The novel coronavirus and outbreak of COVID-19 has resulted in an unprecedented impact on the world economy. With unemployment skyrocketing, the stock market changing direction every day, and people losing their lives, it’s easy to get caught up in the grim reality of today’s world order.
But while the coronavirus is at the center of each and every conversation, what other impact has the virus had globally? For the environment and fight against climate change, a few key patterns have emerged.
With so many people confined to their homes, eliminating commutes, travel, and other carbon-creating activities, there’s been a significant decrease in pollution across the globe. In China, the once epicenter of the virus, pollution dropped up to 30% at the peak of the country’s confinement orders. Satellite imagery from NASA and the European Space Agency (ESA) have shown China’s notoriously polluted skies clearing significantly, in what some experts are calling the “the largest scale experiment ever” in terms of emission reduction.
The commercial flight industry is effectively grounded as people shelter in place. Many major airlines are expected to reduce service or shut down temporarily. Southwest Airlines has already announced a significant reduction in flights, with many in Washington murmuring about bailout packages and stimulus plans for the industry. For the environment, this has meant a significant reduction in carbon emissions from limited flying. Several outlets have reported that nearly 67 million fewer passengers flew in the first three months of 2020 to any year prior.
Images from Venice’s storybook Italian canals hit social media a few weeks ago, with locals noticing that the waterways were dramatically clearer than in recent years. Venice’s transportation system does still rely on motorized, diesel boats to transport residents, tourists, and even freight. Italy has become a poster child for the deadly nature of COVID-19, but the country’s aggressive lockdown has emptied the streets of Venice—which means the waterways are clear as well.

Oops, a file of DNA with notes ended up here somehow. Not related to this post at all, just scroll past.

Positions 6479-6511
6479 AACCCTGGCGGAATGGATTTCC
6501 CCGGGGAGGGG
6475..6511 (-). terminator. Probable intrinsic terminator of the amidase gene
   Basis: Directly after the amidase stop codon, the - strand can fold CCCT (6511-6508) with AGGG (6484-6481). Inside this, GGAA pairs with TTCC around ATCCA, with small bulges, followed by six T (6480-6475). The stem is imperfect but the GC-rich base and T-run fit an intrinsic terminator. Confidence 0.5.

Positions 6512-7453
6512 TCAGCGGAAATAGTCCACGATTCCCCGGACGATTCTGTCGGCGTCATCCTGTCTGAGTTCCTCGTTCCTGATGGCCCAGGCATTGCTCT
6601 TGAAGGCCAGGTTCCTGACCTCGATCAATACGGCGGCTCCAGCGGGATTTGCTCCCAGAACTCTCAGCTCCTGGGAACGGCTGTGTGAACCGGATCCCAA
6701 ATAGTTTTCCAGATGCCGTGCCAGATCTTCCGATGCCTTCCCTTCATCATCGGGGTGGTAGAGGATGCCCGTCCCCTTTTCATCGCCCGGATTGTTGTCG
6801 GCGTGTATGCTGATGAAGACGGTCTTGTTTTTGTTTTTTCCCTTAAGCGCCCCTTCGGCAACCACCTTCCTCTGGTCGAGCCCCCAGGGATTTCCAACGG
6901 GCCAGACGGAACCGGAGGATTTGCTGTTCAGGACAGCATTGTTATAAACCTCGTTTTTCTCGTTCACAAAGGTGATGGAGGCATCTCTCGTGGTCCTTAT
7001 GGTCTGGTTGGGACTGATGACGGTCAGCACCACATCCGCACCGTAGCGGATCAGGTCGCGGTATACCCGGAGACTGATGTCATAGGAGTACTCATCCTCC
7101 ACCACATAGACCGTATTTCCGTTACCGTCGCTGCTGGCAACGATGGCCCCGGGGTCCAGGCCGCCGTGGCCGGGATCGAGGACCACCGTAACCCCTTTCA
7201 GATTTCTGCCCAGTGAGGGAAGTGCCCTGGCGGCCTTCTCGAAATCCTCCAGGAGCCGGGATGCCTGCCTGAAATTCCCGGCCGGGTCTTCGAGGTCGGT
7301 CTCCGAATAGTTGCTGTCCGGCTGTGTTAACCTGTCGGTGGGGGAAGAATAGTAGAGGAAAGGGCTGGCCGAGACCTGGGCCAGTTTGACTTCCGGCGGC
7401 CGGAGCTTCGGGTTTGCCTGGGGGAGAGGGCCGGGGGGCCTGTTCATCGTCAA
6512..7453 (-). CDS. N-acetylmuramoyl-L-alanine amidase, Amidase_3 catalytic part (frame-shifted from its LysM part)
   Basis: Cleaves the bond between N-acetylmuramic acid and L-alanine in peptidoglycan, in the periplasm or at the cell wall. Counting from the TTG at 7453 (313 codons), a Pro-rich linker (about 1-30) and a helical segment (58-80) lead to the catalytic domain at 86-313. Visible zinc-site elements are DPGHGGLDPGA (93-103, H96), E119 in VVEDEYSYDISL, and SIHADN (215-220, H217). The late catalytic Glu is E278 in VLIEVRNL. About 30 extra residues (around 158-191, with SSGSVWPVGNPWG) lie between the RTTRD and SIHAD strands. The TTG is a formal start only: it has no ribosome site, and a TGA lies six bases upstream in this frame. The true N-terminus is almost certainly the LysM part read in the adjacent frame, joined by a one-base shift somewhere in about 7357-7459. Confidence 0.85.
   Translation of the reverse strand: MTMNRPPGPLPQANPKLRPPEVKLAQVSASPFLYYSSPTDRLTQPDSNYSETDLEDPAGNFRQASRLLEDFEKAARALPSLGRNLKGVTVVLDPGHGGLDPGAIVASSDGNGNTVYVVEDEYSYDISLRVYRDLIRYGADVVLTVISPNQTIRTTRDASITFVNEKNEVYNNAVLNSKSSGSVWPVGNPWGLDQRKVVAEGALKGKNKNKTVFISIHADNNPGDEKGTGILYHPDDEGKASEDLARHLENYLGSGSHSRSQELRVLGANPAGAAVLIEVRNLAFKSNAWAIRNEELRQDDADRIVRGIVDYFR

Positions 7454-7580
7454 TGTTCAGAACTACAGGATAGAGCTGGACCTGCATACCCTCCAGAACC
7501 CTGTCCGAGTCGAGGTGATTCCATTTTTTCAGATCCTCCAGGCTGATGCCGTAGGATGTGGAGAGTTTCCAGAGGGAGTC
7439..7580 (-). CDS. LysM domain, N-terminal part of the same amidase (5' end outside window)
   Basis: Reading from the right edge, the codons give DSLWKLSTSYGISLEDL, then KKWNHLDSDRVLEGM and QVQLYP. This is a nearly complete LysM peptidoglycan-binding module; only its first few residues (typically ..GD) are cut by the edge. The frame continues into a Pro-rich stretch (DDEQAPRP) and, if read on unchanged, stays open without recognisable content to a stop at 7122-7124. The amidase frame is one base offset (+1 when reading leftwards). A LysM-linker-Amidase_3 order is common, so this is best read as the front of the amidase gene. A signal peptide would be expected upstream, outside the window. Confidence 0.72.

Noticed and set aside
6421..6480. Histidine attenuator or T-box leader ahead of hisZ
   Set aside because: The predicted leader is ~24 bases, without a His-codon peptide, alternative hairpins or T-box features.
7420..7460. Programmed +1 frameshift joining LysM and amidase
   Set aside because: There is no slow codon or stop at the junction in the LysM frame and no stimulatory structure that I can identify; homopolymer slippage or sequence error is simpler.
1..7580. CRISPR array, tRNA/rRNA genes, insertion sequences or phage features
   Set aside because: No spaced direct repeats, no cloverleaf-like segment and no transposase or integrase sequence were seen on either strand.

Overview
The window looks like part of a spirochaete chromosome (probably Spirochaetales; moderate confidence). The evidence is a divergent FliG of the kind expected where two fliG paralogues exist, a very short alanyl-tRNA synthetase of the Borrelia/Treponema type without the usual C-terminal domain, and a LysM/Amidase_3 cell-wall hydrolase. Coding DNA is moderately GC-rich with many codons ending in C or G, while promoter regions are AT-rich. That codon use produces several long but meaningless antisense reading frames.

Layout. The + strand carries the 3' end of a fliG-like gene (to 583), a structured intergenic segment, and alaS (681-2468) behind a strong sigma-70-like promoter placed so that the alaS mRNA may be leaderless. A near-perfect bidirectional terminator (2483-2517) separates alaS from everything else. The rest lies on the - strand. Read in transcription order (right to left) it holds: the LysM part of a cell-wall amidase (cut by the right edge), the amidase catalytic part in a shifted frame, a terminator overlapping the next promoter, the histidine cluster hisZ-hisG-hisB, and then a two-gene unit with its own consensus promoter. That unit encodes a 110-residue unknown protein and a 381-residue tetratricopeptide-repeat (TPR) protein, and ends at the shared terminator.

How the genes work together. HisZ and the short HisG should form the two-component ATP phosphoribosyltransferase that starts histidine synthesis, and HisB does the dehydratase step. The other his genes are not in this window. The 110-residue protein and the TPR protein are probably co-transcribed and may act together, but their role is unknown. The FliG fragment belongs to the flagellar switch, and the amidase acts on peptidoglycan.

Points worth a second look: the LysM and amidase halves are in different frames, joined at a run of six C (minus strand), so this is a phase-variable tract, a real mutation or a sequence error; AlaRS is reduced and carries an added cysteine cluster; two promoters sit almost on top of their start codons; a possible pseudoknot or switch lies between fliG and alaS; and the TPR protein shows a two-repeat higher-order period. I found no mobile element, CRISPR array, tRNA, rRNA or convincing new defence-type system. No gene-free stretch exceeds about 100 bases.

The coronavirus pandemic has had an unexpected side effect in Venice—where the normally cloudy canals have transformed into water crystal clear enough to see fish swimming below. https://t.co/qrr8iphSPd pic.twitter.com/37H7iiB09Y
— ABC News (@ABC) March 18, 2020
Venice has been the topic of conversation when it comes to global warming and climate change since the waterbound city has seen significant damage and other infrastructural issues due to rising sea levels.
Fall of Commercial Energy Use
White collar workers have cut commutes and set up home offices, meeting and working virtually in unprecedented volumes. The offices that these people would otherwise flock to weekly have ceased operations, especially in cities like San Francisco and New York with strict shelter in place orders. While domestic energy use is therefore up with people plugging away at home, commercial energy use is down significantly.
When you think of the energy used in these buildings—many leaving the lights on beyond regular business hours—the amount saved by cutting excess with many people working at home means power stations are running less, reducing emissions that would otherwise be flowing into the atmosphere.
E-commerce and EcoCart
The coronavirus’s impact on the U.S. economy and the world has been grim, but e-commerce is having a moment. People are relying on e-commerce to not only get essentials delivered to their doors, but also to pass the time while shopping malls and non-essential stores closed. Online shopping may be helping curb the spread of coronavirus and enabling people to stay home, but those packages are still getting shipped and the carbon emissions of getting doorstep deliveries adds up.
EcoCart is a free and simple way for environmentally conscious online stores to fight the good fight against climate change. In a few clicks, merchants can add the plugin to their Shopify stores, giving customers the option to offset their online orders at checkout. By selecting eco shipping at checkout, customers are donating directly to certified carbon offset projects, reducing the environmental impact of their purchase. Shoppers will be delighted to see the brands they love working to fight climate change and merchants will enjoy increased cart conversion from their satisfied customers.
While we’ve seen significant reductions in greenhouse gas emissions in the past few months, it’s largely unclear whether this change will have lasting effects. More likely, the virus will die out, people will return to work, and emissions will be on the rise again. Be ahead of the game with EcoCart.